- January 5, 2022
- Posted by: administrator
- Category: Social Media
Trojanized installers of the Telegram messaging application are being used to distribute the Windows-based Purple Fox backdoor on compromised systems.
That’s according to new research published by Minerva Labs, describing the attack as different from intrusions that typically take advantage of legitimate software for dropping malicious payloads.
“This threat actor was able to leave most parts of the attack under the radar by separating the attack into several small files, most of which had very low detection rates by [antivirus] engines, with the final stage leading to Purple Fox rootkit infection,” researcher Natalie Zargarov said.
First discovered in 2018, Purple Fox comes with rootkit capabilities that allow the malware to be planted beyond the reach of security solutions and evade detection. A March 2021 report from Guardicore detailed its worm-like propagation feature, enabling the backdoor to spread more rapidly.
Then in October 2021, Trend Micro researchers uncovered a .NET implant dubbed FoxSocket deployed in conjunction with Purple Fox that takes advantage of WebSockets to contact its command-and-control (C2) servers for a more secure means of establishing communications.
“The rootkit capabilities of Purple Fox make it more capable of carrying out its objectives in a stealthier manner,” the researchers noted. “They allow Purple Fox to persist on affected systems as well as deliver further payloads to affected systems.”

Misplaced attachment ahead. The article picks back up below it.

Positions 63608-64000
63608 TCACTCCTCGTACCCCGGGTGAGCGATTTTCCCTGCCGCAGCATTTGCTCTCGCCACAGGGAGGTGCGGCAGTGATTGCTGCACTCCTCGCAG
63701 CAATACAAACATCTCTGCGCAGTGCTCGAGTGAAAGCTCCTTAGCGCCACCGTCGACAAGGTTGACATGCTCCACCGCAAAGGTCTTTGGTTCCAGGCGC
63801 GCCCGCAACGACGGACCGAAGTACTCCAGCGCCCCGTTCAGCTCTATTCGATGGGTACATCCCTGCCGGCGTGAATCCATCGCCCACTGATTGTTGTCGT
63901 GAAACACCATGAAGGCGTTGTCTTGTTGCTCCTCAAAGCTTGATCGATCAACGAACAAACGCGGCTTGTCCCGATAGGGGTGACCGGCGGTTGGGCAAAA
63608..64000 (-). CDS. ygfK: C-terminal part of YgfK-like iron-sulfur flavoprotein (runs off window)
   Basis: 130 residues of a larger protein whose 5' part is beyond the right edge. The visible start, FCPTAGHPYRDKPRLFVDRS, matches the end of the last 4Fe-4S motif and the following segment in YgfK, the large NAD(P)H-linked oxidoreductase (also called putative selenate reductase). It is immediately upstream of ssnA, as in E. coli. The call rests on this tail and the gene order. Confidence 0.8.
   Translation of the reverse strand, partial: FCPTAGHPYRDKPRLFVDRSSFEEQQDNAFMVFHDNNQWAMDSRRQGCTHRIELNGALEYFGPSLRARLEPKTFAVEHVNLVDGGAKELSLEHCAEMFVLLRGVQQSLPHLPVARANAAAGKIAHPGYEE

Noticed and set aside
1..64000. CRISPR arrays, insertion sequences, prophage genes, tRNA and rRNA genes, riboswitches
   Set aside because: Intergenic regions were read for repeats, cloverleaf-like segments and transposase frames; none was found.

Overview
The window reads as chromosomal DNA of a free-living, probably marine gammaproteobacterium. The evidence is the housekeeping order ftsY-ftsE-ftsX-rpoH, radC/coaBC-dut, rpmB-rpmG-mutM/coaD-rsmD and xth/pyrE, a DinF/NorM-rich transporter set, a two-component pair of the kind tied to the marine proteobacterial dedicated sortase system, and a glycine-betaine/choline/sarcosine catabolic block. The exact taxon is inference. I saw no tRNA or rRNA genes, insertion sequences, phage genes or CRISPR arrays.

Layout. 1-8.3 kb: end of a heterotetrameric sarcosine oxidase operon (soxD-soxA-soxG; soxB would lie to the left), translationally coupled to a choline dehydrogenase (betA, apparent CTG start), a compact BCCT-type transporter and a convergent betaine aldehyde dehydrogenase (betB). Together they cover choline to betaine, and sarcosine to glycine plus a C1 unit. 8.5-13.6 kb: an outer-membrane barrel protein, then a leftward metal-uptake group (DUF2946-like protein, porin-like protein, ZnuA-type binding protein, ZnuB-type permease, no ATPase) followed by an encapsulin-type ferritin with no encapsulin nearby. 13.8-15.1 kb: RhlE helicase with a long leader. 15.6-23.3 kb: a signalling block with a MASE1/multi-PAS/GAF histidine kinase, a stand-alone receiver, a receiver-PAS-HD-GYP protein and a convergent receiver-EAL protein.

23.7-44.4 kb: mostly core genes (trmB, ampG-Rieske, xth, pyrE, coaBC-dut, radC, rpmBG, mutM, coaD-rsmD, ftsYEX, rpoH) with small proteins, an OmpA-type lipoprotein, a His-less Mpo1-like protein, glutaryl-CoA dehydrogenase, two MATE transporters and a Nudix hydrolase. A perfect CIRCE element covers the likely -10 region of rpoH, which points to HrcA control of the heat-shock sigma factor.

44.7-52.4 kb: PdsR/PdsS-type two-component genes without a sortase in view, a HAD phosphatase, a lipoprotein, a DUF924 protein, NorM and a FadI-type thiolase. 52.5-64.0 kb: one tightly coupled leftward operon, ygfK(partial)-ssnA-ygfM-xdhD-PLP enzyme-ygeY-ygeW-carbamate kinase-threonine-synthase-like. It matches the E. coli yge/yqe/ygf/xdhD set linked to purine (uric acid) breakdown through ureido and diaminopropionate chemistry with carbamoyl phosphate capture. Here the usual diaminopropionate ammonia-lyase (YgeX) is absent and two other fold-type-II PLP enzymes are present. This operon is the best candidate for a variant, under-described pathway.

Last but not least, in December 2021, Trend Micro also shed light on the later stages of the Purple Fox infection chain, targeting SQL databases by inserting a malicious SQL common language runtime (CLR) module to achieve a persistent and stealthier execution and ultimately abuse the SQL servers for illicit cryptocurrency mining.
The new attack chain observed by Minerva commences with a Telegram installer file, an AutoIt script that drops a legitimate installer for the chat app and a malicious downloader called “TextInputh.exe,” the latter of which is executed to retrieve next-stage malware from the C2 server.
Subsequently, the downloaded files proceed to block processes associated with different antivirus engines, before advancing to the final stage that results in the download and execution of the Purple Fox rootkit from a now-shut down remote server.
“We found a large number of malicious installers delivering the same Purple Fox rootkit version using the same attack chain,” Zargarov said. “It seems like some were delivered via email, while others we assume were downloaded from phishing websites. The beauty of this attack is that every stage is separated to a different file which are useless without the entire file set.”
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